Mitsubishi Motors Car History, Quality and Recent Recalls
The name Mitsubishi is well known around the world mainly because of their market position within the spectrum of the automobile industry. Nevertheless, this multinational’s success is not just due to the company’s involvement in the automotive industry, but also due to their involvement in various other fields not just within the borders of Japan but around the globe.
The fact that company is the result of a leadership structure that spans four generations of Mitsubishi presidents that contributed to society dating back to 1870 was a journey initiated by Yataro Iwasaki via a humble shipping business is not really known by many. The company’s first big break came in the form of an exclusive contract from the Japanese government where Mitsubishi was required to provide water transport for ferrying Japanese troops to Taiwan in 1874 and again to Satsuma in 1874 during the South-western Rebellion of 1877.
These contracts that Mitsubishi executed to the dot earned the company the trust of the Japanese government and revenue from these contracts furnished the company with the financial base it requires for its glorious future. By 1880, Mitsubishi has already owned a total of 61 steamships which accounted for 73% of the total Japanese water-based tonnage. The company eventually slide into the automotive industry as Mitsubishi Motors further solidified the company’s position as a market leader in the passenger vehicle industry that catapulted the company into international markets.
In 1980 Mitsubishi Motors arrived at an annual production of one million cars and just around that time Mitsubishi which established an alliance with Chrysler sold Chrysler’s Australian manufacturing division to MMC after which Mitsubishi became very competitive in international markets. Their competitive advantage was based on Japanese quality standards that were above European benchmarks allowing the company to move into the global market and secure a strong market position.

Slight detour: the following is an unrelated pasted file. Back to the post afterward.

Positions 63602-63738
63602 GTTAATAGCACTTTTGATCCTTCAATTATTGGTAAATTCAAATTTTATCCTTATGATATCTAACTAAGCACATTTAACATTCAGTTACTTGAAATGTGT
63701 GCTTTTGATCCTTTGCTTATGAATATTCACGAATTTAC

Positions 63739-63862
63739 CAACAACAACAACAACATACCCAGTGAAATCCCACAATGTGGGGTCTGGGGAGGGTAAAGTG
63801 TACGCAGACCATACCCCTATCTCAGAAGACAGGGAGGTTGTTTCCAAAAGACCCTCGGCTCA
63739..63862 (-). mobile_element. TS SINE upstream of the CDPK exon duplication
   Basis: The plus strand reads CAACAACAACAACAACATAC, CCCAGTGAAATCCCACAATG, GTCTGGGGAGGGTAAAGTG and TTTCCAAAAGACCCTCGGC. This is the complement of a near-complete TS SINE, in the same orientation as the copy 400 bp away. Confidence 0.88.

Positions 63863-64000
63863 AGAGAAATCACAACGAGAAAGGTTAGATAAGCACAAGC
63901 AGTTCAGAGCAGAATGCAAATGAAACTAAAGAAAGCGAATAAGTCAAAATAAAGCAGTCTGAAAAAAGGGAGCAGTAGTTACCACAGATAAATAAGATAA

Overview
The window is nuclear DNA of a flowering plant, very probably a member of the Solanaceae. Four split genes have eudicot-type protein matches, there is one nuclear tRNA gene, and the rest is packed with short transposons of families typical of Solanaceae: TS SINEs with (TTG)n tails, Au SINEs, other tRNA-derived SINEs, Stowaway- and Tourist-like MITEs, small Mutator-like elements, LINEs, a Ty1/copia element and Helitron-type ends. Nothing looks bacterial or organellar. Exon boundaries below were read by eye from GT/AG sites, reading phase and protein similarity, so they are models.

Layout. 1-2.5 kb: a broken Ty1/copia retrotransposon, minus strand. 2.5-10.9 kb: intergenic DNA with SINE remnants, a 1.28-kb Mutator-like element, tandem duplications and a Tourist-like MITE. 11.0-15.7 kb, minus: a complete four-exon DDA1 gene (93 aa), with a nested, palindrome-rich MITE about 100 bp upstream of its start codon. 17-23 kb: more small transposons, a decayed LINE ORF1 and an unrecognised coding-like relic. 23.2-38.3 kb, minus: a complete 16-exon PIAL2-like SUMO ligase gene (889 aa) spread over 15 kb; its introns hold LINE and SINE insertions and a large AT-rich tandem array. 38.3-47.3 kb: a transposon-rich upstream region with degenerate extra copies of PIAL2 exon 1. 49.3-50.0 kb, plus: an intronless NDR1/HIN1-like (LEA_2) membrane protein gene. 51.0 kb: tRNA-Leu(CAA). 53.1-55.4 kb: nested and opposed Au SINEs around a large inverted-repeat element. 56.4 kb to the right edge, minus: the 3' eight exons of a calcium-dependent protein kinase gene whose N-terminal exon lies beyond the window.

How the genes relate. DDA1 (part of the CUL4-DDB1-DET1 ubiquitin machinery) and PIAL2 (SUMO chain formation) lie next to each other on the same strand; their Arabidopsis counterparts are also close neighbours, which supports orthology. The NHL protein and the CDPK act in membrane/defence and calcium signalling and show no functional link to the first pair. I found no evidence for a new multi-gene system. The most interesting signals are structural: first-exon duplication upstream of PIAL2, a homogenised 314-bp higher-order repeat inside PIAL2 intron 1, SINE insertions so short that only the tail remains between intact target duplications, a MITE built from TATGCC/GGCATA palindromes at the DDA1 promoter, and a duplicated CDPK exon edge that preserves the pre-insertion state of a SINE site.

However, their quality standards did not spare the company from being plagued with the recall curse that has affected almost every big car brand. Affected vehicles need to be returned to a Mitsubishi dealer immediately, not repaired using a private mechanic or Mitsubishi workshop manuals, dealerships will know how to solve all problems correctly and there will be no charge for the service.
Just recently the Mitsubishi Outlander and Outlander PHEV (2020 Models) involving 1948 vehicles were recalled due to a defect to the second row, seat belt shoulder anchorage on the right side which was incorrectly assembled (improper restraint of occupant) which increased the risk of serious injury if an accident occurred. Another recall prior to the recent recall involving the Mitsubishi i-MiEV (2010 and 2012 Models) involving 237 vehicles were also recalled due to a defect related to the electric vacuum pump which was found to corrode and deteriorate brake performance. Even the all-time popular Mitsubishi Pajero NX (2017-2018 Models) was not spared as 6384 units were placed under recalls. The defects involved inadequate welding strength associated with the front right-side suspension lower control arm which affected the vehicle’s steering and stability. Owners of the above vehicles have been contacted however, for those who have not responded, their advised to obtain further information from Mitsubishi Motors Australia at 1800 931 811. Nevertheless, this does not mean that Mitsubishi Motors have dropped the ball; the company diligently maintains a quality standard that is commendable.